• Falsely claim that property was acquired prior to the marriage, thereby classifying the property as “separate” property;
  • Falsely undervalue an appraised asset; or
  • Literally, hide an asset so that it cannot be sold or distributed

Another common way to hide assets is by passing income and property through a business to make it appear that the spouse derives less value from their business than they really do. 

What Should I Do If I Suspect My Spouse Is Hiding Assets in Our Divorce?

In any civil cause of action, including a divorce, there is a process in the litigation for discovering relevant information from the other party. This process is called “discovery.” 

“Discovery” in divorce litigation is the process through which the parties exchange information and documents that are relevant to the divorce and the division of marital property. 

This includes any financial information or documents, such as:

  • Tax returns;
  • Pay stubs;
  • Bank statements;
  • Profit and loss statements for a business;
  • Retirement account statements;
  • Investment reports; 
  • Dividend and interest statements;  
  • Win/loss casino statements; and 
  • Loan and loan forgiveness documents.

You may use the discovery process in your divorce to determine whether your spouse is hiding assets. There are a number of discovery resources you can use to obtain information about hidden assets, including a request for admissions, interrogatories, a request for production of documents, depositions, and a motion to compel discovery. 

What Are the Consequences of Hiding Assets?

If a court discovers that a party is hiding assets, there are several possible consequences. First, the court may include the value of the hidden asset in the division of marital property so the other spouse is afforded their fair interest in the marital property. A court may also simply award the hidden asset to the other spouse.

Because participation in the discovery process is required and may be issued as a direct order of the court, hiding assets may be considered noncompliance with discovery and a direct violation of a court order. For this, the court may hold the spouse in contempt of court and require the spouse not only to turn over the hidden asset but to pay a fine or even go to jail.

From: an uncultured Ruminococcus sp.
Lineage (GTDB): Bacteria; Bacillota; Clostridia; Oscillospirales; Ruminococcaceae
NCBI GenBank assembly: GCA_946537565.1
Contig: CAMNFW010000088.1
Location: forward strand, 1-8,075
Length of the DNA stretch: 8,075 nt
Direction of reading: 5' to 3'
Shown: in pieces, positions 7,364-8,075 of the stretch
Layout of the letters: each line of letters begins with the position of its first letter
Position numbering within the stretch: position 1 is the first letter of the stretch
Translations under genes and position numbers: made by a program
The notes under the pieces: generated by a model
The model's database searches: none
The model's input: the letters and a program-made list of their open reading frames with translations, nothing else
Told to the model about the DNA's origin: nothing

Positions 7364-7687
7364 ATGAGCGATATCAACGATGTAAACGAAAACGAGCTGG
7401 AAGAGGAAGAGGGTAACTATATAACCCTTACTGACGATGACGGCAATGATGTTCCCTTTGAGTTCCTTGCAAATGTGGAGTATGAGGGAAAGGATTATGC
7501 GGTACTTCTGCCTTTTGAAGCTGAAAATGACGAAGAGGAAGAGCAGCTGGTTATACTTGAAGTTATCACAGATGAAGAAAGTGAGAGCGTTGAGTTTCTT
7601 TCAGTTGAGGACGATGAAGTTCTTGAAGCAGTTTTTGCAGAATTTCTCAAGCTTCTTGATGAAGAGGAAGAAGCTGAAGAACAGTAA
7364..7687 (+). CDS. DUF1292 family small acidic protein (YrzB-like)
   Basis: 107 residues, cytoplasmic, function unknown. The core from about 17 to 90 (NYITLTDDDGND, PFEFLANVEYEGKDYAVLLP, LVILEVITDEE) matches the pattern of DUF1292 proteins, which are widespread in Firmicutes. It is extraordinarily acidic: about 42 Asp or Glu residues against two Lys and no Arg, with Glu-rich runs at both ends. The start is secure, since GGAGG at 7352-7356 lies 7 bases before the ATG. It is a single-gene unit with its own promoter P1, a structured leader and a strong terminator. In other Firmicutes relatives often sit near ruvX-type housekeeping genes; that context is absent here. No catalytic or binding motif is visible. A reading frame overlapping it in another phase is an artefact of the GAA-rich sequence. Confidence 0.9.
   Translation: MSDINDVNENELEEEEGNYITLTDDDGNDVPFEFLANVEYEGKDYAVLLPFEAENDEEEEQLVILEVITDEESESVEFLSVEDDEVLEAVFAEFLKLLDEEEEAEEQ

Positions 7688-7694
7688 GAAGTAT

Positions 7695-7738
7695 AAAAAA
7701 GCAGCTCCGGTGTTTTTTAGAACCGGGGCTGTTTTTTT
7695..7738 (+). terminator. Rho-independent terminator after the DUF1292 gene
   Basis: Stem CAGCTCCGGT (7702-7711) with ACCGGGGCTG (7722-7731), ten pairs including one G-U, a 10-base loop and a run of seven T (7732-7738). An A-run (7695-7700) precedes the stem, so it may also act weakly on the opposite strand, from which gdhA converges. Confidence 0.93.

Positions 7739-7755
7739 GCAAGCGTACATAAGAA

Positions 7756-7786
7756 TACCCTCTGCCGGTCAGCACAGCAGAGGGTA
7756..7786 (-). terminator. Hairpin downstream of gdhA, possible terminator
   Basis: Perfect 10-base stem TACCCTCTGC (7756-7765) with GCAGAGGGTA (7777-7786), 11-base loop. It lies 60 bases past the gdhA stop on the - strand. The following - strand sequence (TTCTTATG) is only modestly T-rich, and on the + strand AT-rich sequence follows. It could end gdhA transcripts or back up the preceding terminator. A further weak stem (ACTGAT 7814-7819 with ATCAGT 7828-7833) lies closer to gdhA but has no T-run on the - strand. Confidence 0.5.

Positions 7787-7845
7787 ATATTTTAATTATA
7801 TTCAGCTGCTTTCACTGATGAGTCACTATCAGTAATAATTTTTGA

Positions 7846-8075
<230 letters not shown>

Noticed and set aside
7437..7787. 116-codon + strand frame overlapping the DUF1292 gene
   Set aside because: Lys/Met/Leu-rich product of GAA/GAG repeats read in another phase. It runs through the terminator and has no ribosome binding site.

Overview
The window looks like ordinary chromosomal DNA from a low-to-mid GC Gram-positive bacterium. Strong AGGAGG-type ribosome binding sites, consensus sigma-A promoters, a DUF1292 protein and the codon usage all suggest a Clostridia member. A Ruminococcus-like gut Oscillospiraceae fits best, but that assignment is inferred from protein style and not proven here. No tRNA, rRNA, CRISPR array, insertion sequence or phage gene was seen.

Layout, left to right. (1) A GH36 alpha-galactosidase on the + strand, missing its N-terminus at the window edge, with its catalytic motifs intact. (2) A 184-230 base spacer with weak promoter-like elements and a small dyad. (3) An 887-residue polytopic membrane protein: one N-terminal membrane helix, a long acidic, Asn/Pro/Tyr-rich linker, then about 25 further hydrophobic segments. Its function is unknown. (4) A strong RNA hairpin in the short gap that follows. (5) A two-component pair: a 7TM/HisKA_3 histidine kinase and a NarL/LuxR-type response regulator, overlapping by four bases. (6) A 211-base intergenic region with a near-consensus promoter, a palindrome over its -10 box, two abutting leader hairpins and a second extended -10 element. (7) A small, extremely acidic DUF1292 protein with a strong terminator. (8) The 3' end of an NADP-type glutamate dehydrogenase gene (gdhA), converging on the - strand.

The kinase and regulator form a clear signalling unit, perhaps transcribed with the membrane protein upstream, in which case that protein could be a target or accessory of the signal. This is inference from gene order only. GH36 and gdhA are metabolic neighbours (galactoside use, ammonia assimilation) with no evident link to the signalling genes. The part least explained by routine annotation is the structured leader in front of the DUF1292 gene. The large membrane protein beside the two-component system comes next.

A court also may order the offending spouse to pay the other spouse’s attorney’s fees that were incurred during the discovery process to uncover the hidden assets.

A Rock Hill Family Lawyer Can Help You Discover Hidden Assets 

In light of modern access to online information like bank records and tax returns, uncovering hidden assets is easier than ever before. However, many spouses will go to great lengths to protect their interests in a divorce and to deprive the other spouse of their equitable share of marital property. If your spouse is hiding, transferring, or undervaluing marital property, it can deprive you of significant financial interests in your divorce.

It is best to contact an experienced divorce attorney who can follow proper discovery procedures to uncover the hidden assets and protect your financial interests in your divorce. Call Minor Law Divorce Lawyers at (803) 504-0971 or contact us online to learn how we can help your case.